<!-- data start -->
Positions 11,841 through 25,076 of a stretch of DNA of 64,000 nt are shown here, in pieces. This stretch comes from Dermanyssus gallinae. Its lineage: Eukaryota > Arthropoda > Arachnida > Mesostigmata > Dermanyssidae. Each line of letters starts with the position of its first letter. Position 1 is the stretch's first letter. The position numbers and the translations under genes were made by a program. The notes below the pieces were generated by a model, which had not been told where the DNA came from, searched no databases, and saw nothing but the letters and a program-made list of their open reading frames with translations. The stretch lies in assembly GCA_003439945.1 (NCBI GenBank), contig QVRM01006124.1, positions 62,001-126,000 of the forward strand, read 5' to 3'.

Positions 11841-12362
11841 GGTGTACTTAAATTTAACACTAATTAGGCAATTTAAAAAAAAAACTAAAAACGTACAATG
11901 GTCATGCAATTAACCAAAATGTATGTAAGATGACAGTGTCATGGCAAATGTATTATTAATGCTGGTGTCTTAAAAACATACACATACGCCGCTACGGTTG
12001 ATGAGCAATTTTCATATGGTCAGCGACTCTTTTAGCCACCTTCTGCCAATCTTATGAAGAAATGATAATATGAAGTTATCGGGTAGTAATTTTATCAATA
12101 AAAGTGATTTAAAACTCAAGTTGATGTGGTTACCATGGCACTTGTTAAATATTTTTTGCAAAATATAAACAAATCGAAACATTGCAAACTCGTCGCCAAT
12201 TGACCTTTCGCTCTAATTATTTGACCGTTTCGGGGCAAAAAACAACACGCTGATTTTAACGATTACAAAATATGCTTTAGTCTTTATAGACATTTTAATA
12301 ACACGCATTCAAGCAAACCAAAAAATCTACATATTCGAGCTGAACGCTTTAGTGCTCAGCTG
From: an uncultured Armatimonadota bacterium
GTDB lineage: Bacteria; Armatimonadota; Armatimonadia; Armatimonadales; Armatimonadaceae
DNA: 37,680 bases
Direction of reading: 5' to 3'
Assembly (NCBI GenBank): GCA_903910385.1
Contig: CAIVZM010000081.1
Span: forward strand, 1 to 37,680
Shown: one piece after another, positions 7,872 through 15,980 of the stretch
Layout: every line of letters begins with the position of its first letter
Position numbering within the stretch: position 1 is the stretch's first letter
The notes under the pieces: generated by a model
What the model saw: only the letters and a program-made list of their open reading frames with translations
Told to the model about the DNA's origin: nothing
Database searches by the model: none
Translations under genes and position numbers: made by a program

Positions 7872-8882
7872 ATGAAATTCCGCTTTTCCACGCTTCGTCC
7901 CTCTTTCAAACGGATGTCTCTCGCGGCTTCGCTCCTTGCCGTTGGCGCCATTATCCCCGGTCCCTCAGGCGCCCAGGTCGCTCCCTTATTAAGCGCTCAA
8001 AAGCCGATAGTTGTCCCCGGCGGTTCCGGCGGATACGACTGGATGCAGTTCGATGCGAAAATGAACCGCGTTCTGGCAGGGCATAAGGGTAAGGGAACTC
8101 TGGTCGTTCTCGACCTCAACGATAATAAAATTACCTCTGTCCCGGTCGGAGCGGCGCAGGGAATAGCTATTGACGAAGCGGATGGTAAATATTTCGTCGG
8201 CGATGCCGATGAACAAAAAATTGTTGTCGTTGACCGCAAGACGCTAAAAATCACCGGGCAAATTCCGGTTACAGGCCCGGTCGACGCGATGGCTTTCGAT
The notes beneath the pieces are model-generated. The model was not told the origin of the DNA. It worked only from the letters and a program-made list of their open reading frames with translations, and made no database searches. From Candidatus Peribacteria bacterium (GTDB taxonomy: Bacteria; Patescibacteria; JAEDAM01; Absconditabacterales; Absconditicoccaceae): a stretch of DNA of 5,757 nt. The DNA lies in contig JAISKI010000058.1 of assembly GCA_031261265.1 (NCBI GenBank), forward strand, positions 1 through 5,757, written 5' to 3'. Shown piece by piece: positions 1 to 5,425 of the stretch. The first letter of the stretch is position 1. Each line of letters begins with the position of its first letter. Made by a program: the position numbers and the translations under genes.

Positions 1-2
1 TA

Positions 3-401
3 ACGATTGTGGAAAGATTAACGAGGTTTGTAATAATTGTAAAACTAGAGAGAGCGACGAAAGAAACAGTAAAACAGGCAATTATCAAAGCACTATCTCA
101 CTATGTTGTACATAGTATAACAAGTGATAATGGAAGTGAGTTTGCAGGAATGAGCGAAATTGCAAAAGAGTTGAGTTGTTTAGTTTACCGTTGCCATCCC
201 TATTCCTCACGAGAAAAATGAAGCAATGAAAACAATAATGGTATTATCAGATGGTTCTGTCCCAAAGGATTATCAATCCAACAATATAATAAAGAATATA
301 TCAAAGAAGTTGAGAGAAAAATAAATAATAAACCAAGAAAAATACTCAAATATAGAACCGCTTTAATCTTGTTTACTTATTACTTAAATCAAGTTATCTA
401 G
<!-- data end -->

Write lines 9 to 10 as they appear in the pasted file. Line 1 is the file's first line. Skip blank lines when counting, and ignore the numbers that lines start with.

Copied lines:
From: an uncultured Armatimonadota bacterium
GTDB lineage: Bacteria; Armatimonadota; Armatimonadia; Armatimonadales; Armatimonadaceae